I came across this old thing when I was cleaning out my wardrobe...
Well truthfully, it is a bit of an old thing, but obviously when I made it I put considerable time and effort into it (OK, I hope that that is obvious anyway :D ) ... plus it is made of the very luxe-est fabrics that were jolly expensive! I haven't even worn it for a couple of years and can count on the fingers of one hand the functions we go to per year that are snazzy enough for it anyway! Also feel like possibly it is a tad too... well... young? for me :(( so sad to have to say that! But I am happy to have moved on sartorially to a more sophisticated style now... but of course I am not tossing the dress out on to the Good Sammy's pile! Banish that thought! Cassie might want to wear it one day. Anyhoo since I haven't put it up here on the blog yet then here it is having its turn.
(Later edit: I should have mentioned that this was made around 7-8 years ago now...)
Dress; partly Burda 8071, overdress of my own design, silk taffeta with embroidered and sequinned net overlay, and lined
Sandals; Sachi, bought from some little boutique in Melbourne
So; the nitty gritty...
The base dress was made using Burda 8071, of creamy/pale-pink silk taffeta. Then an embroidered and sequinned pink net fabric was carefully cut and fitted to be an attached overlay dress. The embroidered and sequinned motifs on the pink net were lined up as to be exactly centred but offset on the front and back of the dress; so, the front has two motifs at the waist, whilst the back has one, and so on. (I can remember this taking quite a bit of careful measuring) The net dress (being sheer) has French seams and is sandwiched between the dress and its lining at the neckline. (the lining is also Burda 8071, with the same silk taffeta bodice and a polyacetate skirt section). The heavily and beautifully embroidered and sequinned border was left just as it is to form the lower edge of the overlay dress.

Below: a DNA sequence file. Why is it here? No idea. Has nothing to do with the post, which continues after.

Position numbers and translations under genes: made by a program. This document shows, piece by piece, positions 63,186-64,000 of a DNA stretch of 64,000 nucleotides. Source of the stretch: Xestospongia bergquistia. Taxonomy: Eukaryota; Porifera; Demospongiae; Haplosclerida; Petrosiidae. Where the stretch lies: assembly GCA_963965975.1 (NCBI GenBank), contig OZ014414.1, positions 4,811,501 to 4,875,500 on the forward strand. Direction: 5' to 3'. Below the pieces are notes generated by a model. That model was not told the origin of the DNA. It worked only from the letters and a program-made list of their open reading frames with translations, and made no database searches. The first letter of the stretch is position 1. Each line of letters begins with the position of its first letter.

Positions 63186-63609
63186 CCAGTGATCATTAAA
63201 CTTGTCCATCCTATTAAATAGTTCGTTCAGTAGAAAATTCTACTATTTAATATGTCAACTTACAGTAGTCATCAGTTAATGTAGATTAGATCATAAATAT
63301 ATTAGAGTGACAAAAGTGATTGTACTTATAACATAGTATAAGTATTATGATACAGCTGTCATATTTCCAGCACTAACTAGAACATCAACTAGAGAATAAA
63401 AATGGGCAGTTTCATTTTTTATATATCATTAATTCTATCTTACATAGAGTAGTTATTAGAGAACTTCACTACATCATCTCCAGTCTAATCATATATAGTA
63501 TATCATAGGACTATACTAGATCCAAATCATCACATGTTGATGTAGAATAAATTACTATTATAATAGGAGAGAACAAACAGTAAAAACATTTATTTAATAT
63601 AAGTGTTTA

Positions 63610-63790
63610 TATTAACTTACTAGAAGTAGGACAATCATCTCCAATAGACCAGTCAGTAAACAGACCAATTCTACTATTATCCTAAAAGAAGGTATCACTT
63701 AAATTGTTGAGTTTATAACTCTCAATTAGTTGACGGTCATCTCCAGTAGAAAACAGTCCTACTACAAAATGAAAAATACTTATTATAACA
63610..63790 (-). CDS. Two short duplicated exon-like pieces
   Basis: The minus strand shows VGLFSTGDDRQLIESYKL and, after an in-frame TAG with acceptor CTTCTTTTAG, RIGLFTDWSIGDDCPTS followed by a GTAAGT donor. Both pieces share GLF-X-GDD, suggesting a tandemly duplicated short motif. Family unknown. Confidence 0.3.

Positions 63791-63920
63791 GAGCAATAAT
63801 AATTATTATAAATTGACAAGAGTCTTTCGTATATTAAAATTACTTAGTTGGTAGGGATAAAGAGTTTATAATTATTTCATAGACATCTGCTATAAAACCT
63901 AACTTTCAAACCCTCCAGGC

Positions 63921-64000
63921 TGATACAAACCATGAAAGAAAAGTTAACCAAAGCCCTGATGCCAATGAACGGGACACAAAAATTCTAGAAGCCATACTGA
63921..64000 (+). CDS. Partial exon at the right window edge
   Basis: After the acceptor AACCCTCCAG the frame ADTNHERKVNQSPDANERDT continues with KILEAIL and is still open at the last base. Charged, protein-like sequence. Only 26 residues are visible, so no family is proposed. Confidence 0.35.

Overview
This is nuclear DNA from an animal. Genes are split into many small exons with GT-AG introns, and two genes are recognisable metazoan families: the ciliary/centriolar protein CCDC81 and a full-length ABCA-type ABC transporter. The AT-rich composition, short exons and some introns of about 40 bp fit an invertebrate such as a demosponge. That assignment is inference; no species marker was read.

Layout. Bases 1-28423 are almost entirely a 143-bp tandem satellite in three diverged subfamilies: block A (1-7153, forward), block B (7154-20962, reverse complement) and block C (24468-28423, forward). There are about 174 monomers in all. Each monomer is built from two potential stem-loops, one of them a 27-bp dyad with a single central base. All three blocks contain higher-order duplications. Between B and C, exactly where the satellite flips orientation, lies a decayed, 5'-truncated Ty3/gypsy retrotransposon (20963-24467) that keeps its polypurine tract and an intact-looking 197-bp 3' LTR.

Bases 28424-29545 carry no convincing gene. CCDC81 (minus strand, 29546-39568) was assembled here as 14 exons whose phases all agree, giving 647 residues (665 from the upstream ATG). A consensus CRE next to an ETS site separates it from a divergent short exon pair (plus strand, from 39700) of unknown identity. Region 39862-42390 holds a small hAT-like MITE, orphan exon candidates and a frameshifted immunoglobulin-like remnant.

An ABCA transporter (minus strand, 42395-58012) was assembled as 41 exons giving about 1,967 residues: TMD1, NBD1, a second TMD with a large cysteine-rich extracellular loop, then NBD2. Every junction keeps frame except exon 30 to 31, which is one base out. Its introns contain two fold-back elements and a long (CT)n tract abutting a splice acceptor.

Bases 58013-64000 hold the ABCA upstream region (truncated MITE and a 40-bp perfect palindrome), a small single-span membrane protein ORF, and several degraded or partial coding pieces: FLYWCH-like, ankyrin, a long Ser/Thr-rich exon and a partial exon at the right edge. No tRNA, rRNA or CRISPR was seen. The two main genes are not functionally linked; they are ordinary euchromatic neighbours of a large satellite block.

The bodice facing is part of a full dress lining, meaning the dress has three complete layers... The dress has an invisible zip at the left side seam for closure, and the net overlay dress was hand-stitched inside the zip seam and the dress lining was turned under and slip stitched to the zip tape. All the seams inside are turned inside the layers and there are no raw or seam edges visible inside the dress. The hem of the base dress is hand slip-stitched, and the lining is machine stitched.
Once the dress and the overlay dress were finished; motifs from the remainder of the embroidered and sequinned overlay fabric were carefully snipped and hand-stitched together and to finish the front and back bodice edges. More of the net fabric was fashioned into sheer sleeves (also with French seams) and hand-stitched to the dress straps. These themselves were then covered with more embroidered and sequinned motifs that were also arranged on the skinny straps and hand-stitched in place to hide it as much as possible.